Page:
After the celebrations fade away, Boston and its suburb of Watertown can sleep in peace tonight. One of the men suspected of planting the Boston Marathon bombs is dead, and the other is in police custody after an almost 24-hour manhunt.
Much of the credit for the timing of the arrest goes to the homeowner who called 911 this evening to say someone was in the boat in his backyard. Contrast that with high school classmate of the younger suspect who told a reporter this afternoon that he thought he recognized the man in the FBI photos, but did not call authorities because he didn’t want to ruin his classmate’s life if he was wrong. This young man did not say when he first saw the FBI photos and video – if it was soon after the pictures were released, would a phone tip from him have possibly saved the Massachusetts Institute of Technology police officer who was shot and killed by the alleged bombers last night?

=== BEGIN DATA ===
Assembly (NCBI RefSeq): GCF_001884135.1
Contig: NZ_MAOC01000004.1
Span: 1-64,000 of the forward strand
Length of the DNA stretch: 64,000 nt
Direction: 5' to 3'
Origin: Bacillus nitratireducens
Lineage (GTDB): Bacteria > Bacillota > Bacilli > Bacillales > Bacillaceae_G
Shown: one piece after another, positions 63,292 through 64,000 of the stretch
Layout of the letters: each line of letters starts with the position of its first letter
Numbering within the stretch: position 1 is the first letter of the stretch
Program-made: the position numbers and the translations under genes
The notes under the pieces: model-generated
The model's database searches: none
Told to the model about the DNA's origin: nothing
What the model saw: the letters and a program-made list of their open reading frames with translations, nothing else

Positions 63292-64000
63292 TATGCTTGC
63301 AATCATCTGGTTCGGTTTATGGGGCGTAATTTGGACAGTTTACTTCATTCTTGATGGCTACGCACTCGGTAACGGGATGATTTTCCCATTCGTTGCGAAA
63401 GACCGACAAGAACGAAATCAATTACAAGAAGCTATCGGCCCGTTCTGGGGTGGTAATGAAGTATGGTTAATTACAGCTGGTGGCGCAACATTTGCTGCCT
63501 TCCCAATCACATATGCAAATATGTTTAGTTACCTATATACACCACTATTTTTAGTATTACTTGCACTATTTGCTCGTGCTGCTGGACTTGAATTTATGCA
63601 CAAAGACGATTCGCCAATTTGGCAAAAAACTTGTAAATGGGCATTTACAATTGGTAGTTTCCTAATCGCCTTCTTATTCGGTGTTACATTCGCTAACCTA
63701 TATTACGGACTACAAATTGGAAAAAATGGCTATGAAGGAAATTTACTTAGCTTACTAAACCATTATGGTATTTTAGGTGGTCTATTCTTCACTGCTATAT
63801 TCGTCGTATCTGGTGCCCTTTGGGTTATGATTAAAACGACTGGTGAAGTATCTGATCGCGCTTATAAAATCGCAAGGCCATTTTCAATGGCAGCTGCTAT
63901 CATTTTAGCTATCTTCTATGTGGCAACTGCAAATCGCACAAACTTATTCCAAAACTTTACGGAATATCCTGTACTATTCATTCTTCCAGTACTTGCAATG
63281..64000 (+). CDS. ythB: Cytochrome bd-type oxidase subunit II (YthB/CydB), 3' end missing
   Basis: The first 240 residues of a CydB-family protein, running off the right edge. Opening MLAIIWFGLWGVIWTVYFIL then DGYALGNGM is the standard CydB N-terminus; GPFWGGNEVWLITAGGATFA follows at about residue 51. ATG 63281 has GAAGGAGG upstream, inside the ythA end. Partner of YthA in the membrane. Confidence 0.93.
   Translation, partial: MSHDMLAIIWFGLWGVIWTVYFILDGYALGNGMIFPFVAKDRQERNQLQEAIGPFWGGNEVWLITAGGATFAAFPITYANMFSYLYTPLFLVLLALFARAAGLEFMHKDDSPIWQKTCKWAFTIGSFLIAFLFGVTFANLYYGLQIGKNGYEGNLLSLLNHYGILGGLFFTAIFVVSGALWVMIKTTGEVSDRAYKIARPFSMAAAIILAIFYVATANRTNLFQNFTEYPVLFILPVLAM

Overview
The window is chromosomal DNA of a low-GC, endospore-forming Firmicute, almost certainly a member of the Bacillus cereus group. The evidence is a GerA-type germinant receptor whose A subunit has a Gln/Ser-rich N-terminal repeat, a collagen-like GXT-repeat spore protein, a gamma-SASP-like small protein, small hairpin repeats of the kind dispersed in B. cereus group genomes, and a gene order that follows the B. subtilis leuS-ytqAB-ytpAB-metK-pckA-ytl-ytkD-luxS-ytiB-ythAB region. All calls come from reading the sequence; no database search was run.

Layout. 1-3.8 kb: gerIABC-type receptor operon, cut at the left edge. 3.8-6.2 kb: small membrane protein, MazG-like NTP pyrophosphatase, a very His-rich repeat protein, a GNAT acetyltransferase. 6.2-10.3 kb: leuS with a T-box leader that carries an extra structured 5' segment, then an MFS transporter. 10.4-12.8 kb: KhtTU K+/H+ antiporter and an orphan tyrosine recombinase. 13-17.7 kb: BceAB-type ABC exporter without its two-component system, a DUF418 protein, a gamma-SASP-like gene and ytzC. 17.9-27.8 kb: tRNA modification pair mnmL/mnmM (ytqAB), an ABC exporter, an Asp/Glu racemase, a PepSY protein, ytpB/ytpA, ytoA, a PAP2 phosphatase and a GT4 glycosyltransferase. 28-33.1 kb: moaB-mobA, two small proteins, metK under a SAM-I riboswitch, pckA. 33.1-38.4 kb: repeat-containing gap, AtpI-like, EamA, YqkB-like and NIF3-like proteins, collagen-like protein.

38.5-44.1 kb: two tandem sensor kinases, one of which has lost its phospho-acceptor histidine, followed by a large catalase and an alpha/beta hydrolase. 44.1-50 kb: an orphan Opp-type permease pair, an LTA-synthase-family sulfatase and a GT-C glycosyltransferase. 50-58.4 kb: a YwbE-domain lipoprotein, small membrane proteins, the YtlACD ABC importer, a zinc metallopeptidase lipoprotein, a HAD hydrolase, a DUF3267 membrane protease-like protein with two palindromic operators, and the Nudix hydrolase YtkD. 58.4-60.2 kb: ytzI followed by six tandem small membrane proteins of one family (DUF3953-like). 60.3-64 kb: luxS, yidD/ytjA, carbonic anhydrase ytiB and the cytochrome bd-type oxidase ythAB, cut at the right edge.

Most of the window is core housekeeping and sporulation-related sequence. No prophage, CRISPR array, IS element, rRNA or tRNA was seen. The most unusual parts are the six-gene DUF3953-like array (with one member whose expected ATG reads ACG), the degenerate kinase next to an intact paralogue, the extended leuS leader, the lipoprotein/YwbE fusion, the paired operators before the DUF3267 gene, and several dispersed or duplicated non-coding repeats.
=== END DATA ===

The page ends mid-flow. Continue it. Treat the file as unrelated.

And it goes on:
I was rather awed by the massive law enforcement presence that responded immediately to events last night, and by the precise, methodical way they searched for the second suspect in Watertown. It certainly helped that the FBI was already in the area investigating the bombing. And the possible terrorism connection caused more concern about solving the crime quickly. But if that kind of manpower was deployed whenever a specific criminal was on the loose, fewer criminals would escape capture.
Investigators and prosecutors will now do their work. I have faith in the US justice system. The dead and wounded can become our focus again. I am not using the names of the bombing suspects – their names and photos have been all over the television and Internet. But I want to add to the cyber-immortality of the victims:
Martin Richard, 8 years old
Krystle Campbell, 29 years old
Lu Lingzi, 23-year old graduate student from China
Sean Collier, MIT police officer, 26 years old
I pray that there will be justice for them.